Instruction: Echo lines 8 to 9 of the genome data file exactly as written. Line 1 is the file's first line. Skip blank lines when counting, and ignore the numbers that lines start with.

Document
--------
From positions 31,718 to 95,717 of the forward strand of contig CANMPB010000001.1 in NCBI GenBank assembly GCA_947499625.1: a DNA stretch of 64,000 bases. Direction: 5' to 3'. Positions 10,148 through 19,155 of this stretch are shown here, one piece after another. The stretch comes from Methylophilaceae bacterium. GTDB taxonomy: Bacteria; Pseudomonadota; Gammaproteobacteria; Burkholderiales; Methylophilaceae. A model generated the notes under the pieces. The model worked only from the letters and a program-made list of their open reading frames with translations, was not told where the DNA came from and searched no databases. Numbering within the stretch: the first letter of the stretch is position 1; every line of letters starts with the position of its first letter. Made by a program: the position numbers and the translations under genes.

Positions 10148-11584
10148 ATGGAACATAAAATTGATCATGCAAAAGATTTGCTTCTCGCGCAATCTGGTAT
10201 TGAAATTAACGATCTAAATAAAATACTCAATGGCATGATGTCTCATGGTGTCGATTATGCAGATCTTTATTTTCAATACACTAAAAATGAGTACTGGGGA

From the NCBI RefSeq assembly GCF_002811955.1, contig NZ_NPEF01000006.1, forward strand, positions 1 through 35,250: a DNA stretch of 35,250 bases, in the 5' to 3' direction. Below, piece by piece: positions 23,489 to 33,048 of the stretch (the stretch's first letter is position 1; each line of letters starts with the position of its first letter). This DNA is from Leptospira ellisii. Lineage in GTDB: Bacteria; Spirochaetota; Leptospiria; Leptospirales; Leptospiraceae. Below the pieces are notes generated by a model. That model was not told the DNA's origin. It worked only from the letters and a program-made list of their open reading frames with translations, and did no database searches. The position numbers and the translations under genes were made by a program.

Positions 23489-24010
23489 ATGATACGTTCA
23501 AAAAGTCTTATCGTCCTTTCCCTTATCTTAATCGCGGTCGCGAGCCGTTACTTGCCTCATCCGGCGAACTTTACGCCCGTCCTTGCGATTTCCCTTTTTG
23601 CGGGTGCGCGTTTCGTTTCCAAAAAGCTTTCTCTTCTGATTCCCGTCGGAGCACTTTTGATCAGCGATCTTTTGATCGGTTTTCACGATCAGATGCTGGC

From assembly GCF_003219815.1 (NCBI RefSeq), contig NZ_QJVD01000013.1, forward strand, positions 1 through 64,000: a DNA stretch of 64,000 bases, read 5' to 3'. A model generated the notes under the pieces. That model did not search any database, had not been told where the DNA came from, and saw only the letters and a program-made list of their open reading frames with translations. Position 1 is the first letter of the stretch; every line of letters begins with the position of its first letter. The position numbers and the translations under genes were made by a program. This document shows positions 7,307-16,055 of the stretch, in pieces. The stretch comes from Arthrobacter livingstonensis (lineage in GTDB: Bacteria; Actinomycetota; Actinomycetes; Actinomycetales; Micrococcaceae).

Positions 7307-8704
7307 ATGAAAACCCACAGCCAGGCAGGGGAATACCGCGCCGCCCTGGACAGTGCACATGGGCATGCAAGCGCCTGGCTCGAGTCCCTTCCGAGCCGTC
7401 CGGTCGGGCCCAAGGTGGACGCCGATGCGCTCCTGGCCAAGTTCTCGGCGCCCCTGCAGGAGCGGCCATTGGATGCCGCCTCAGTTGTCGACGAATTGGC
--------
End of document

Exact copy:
23501 AAAAGTCTTATCGTCCTTTCCCTTATCTTAATCGCGGTCGCGAGCCGTTACTTGCCTCATCCGGCGAACTTTACGCCCGTCCTTGCGATTTCCCTTTTTG
23601 CGGGTGCGCGTTTCGTTTCCAAAAAGCTTTCTCTTCTGATTCCCGTCGGAGCACTTTTGATCAGCGATCTTTTGATCGGTTTTCACGATCAGATGCTGGC